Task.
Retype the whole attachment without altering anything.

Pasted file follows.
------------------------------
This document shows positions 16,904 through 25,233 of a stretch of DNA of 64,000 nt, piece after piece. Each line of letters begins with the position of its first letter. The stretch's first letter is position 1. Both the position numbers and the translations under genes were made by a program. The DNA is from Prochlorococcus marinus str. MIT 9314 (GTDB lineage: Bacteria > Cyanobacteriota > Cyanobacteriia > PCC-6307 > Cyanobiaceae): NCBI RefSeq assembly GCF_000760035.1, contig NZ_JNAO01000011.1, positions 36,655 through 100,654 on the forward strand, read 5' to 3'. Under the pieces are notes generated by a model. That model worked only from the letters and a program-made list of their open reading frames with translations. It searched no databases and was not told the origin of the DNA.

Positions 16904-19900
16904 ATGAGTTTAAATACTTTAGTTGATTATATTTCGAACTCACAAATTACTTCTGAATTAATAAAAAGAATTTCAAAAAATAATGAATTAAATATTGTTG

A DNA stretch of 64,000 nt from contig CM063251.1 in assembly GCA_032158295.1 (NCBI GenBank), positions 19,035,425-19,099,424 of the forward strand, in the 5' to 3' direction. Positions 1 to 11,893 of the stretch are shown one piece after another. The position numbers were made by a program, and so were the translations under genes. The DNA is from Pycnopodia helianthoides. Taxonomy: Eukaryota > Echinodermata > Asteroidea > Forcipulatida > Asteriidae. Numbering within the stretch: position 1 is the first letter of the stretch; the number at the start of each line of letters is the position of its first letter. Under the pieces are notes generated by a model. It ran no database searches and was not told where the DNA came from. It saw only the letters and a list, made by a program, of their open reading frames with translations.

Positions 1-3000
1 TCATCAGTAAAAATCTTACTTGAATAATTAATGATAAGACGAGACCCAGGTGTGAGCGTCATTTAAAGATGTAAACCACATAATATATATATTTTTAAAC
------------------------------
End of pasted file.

This document shows positions 16,904 through 25,233 of a stretch of DNA of 64,000 nt, piece after piece. Each line of letters begins with the position of its first letter. The stretch's first letter is position 1. Both the position numbers and the translations under genes were made by a program. The DNA is from Prochlorococcus marinus str. MIT 9314 (GTDB lineage: Bacteria > Cyanobacteriota > Cyanobacteriia > PCC-6307 > Cyanobiaceae): NCBI RefSeq assembly GCF_000760035.1, contig NZ_JNAO01000011.1, positions 36,655 through 100,654 on the forward strand, read 5' to 3'. Under the pieces are notes generated by a model. That model worked only from the letters and a program-made list of their open reading frames with translations. It searched no databases and was not told the origin of the DNA.

Positions 16904-19900
16904 ATGAGTTTAAATACTTTAGTTGATTATATTTCGAACTCACAAATTACTTCTGAATTAATAAAAAGAATTTCAAAAAATAATGAATTAAATATTGTTG

A DNA stretch of 64,000 nt from contig CM063251.1 in assembly GCA_032158295.1 (NCBI GenBank), positions 19,035,425-19,099,424 of the forward strand, in the 5' to 3' direction. Positions 1 to 11,893 of the stretch are shown one piece after another. The position numbers were made by a program, and so were the translations under genes. The DNA is from Pycnopodia helianthoides. Taxonomy: Eukaryota > Echinodermata > Asteroidea > Forcipulatida > Asteriidae. Numbering within the stretch: position 1 is the first letter of the stretch; the number at the start of each line of letters is the position of its first letter. Under the pieces are notes generated by a model. It ran no database searches and was not told where the DNA came from. It saw only the letters and a list, made by a program, of their open reading frames with translations.

Positions 1-3000
1 TCATCAGTAAAAATCTTACTTGAATAATTAATGATAAGACGAGACCCAGGTGTGAGCGTCATTTAAAGATGTAAACCACATAATATATATATTTTTAAAC